Of pride parades, shifting hardiness zones and vulnerable honey bees

June 19, 2011

Mike and Heather broadcast with Pride next week

If you like fun and you like parades, there’s no better place to be on the final Sunday in June than on Halsted, Broadway, or one of the neighboring streets in Boys Town. Of course, Chicagoans know that I’m talking about the annual Chicago Pride Parade, celebrated in the Lakeview East neighborhood. This year’s event is the 42nd edition and, for some reason, I find myself and my show in the middle of it.

Of course, that’s partly because Chicago’s Progressive Talk will be covering the parade, in a special broadcast from the Center on Halsted featuring Stephanie Miller, Hal Sparks and John Fugelsang. The Mike Nowak Show will also broadcast from the center, at its usual time of 9:00 to 11:00 am CDT. However, things get even more interesting at that point.

Producer Heather Frey and I are going to dive into the masses as on-the-street reporters for Stephanie, Hal and John during their show. We’ll be checking out the floats, interviewing parade participants and spectators and generally looking for anything interesting…and I’m sure there will be a lot. TUNE IN NEXT WEEK!

Are gardening zones changing…and how quickly?

If you’re even halfway serious about being a gardener, you’ve at least heard of the USDA Hardiness Zones. First published in 1960, they divide the country into 11 regions, based on the average minimum temperature for an area. I recently received a newsletter from Diane Blazek at the National Garden Bureau about this very subject and I thought it would be a good idea to pass along this information.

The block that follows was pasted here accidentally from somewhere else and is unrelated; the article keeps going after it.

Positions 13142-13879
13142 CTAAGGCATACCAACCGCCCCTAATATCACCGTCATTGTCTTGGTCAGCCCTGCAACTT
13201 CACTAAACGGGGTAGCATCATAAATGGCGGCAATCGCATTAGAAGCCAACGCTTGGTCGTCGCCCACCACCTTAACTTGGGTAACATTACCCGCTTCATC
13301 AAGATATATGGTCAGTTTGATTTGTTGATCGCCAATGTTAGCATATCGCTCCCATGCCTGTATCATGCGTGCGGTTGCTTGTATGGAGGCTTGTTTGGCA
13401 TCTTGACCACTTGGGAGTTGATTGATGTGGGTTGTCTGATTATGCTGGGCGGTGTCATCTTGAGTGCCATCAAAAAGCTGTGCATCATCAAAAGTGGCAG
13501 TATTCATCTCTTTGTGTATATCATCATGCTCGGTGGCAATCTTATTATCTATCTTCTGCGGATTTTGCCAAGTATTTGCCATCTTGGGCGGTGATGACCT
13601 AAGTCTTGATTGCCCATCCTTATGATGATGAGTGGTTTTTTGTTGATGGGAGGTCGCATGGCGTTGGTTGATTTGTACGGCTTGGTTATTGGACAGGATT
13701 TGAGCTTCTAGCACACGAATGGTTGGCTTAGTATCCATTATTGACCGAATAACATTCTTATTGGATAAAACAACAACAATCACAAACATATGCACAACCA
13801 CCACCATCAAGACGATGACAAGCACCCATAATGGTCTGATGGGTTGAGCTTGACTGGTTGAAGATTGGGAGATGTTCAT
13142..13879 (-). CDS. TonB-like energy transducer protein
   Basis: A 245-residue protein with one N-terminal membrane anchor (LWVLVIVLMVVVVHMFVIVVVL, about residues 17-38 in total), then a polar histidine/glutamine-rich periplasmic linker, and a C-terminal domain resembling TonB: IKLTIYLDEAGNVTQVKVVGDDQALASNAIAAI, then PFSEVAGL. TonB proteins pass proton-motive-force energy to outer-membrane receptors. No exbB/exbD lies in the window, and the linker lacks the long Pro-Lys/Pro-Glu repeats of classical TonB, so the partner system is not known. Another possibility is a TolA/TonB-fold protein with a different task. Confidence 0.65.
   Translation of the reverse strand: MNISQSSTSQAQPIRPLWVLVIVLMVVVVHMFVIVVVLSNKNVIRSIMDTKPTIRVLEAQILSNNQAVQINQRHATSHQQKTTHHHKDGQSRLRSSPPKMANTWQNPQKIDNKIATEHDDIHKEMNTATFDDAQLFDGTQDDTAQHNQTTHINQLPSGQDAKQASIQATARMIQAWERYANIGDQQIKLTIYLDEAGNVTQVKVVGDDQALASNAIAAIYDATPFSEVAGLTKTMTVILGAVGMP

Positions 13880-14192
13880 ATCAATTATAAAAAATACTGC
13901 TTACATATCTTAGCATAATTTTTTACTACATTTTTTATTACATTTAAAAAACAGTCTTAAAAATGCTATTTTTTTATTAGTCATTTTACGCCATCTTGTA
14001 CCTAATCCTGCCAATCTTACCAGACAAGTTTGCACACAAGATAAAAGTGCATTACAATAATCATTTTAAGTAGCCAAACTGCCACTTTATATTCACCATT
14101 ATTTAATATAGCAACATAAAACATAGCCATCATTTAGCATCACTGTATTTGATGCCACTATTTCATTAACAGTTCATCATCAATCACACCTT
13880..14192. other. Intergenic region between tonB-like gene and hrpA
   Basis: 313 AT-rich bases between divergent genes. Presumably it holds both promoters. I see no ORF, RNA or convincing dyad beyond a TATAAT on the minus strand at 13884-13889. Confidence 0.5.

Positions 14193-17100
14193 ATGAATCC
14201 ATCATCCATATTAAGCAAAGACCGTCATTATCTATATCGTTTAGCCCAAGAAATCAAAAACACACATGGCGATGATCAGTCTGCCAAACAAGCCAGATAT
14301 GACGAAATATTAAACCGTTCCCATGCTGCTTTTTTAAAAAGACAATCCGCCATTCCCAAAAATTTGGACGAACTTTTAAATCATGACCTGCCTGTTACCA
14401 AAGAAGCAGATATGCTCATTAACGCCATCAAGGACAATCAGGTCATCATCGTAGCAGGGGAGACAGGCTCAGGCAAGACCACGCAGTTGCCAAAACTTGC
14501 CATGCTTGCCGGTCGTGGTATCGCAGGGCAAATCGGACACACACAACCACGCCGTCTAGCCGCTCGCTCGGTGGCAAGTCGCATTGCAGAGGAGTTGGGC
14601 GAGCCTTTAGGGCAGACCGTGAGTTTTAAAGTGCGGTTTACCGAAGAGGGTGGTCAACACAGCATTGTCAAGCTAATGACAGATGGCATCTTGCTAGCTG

Explains NGB board member Janis Kieft:

Each zone is determined by a 10-degree Fahrenheit difference in the average minimum temperature. Zone 1 is the coldest and Zone 11 has the warmest winter temperatures.

A plant listed as hardy in Zone 4 indicates it should survive winter temperatures as low as 30 degrees below zero F. which is the average minimum winter temperature according to the USDA map. A Zone 9 plant is hardy only to 20 degrees F. Some references provide a range of zones in which the plant will grow. A plant listed as hardy in Zones 4-9 means it will grow in all of those zones. However, there are many factors that affect a plant’s ability to grow in a particular climate including exposure, altitude, moisture, soil type and even snow cover. These conditions create variations between and within zones.

If you’ve never checked your hardiness zone, you can do it at this National Gardening Association site by typing in your zip code. There’s even a U.S. Heat Zone map (pdf) that divides the U.S. into 12 heat areas. It was created in 1997 by the American Horticultural Society and it’s based on the number of days that are greater than 86 degrees F., the temperature at which plants start to suffer damage from high temperatures.

That’s the basic stuff. Where all of this gets controversial is when climate change is figured in. As the Chicago Climate Action Plan states: “Since 1980, Chicago’s average temperature has increased approximately 2.6 degrees.” How much higher will it go? Meterologist Rick DiMaio and I have talked about the issue recently, as some reports say that our climate will be like that of the deep south by the end of this century. Rick, for one, isn’t buying it.

He and Janis and I will talk about how this applies to hardiness and heat zones on Sunday’s show.

Sustainable Food Fundamentals:
Celebrate the Summer Solstice at Chicago Honey Co-op

Where, in the City of Chicago, can you find 60 chemical-free hives representing perhaps as many as three million honey bees? I must be talking about the Chicago Honey Co-op in the city’s North Lawndale community. It started in the winter of 2004, when three urban beekeepers decided that they wanted to create a job training program. That evolved into a long-term relationship with the community with emphasis on education, healthy eating and awareness of the natural environment. You can call it an apiary or you can call it a bee farm, as its organizers do.